Follow yourself.

My imaginary bags were already packed,
I could smell the pisco, my face cringing at the thought of swallowing it, but I would learn.
I felt the guardian gaze of the mountains over my shoulder and the pull of Cape Horn from the south.
Hours after I received the news of my upcoming posting in Santiago de Chile,
I was mentally prepared for the task.
There were books that I devoured.
An architect's guide to Santiago, Chatwin's phantasmagorical novel In Patagonia
an investigative reportage about mining in the Andes, the complete travel guide to Chile and Easter Island.
I watched Gael García Bernal as the confident director of the NO-campaign in Pinochet's 1988 referendum,
and sat through a 2-hour horror film of a demolished discoteque in a Valparaíso earthquake.
There were radio documentaries from exiled Chilenos in Sweden,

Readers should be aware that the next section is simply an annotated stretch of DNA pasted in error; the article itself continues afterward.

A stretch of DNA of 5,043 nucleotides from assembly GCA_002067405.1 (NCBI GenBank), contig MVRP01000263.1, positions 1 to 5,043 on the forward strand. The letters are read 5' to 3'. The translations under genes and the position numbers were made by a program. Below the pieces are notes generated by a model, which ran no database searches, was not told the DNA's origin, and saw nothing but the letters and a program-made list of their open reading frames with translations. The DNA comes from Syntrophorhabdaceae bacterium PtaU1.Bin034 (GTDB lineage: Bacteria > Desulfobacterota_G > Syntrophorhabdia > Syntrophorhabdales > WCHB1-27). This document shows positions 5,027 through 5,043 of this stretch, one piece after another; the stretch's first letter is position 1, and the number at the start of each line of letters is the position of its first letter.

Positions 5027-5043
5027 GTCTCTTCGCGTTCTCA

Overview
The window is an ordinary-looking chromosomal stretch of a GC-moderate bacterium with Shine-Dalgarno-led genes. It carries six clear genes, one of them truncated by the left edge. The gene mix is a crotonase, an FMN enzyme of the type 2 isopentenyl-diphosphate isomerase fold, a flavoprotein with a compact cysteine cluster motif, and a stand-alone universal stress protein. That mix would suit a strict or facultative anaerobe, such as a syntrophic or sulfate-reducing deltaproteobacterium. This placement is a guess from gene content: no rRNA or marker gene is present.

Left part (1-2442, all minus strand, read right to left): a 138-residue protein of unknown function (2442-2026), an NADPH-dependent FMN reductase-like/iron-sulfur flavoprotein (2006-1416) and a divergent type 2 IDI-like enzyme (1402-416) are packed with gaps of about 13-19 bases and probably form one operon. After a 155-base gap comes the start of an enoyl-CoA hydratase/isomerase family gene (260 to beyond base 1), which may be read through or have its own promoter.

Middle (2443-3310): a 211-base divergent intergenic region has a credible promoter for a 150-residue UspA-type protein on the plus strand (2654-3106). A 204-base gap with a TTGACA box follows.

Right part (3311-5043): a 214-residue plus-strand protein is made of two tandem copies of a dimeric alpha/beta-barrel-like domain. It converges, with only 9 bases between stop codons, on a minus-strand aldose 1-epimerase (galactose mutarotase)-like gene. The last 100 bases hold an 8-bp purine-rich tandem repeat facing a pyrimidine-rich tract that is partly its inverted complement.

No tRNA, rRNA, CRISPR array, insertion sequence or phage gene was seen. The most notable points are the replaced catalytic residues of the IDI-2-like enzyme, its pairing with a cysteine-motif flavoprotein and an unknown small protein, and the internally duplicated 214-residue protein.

there were friends of friends that I should get in touch with. 
And then suddenly here I was, unpacking my very real bags in the midnight sun
- as far from Patagonia as physically possible. The taste of pisco no longer on my tongue.
Forever chasing an illusion is a convenient way of ignoring the now that you are making.
Life becomes a line of stepping stones to help you cross an ever expanding river delta,
When you pause in the middle, you see oceans before you, but yet you don't stop.
If you stop you might have to feel something. You might not know where you are. You might change your mind. 

Mediated experiences always seemed to trump situated ones for me.
Elsewhere is an enchanting place that can be molded into perfection,
And I've spent most of my adult life in a most exciting There.
This time I stopped. 
Instead of following a dream I decided to follow myself.
I felt. And I changed my mind.


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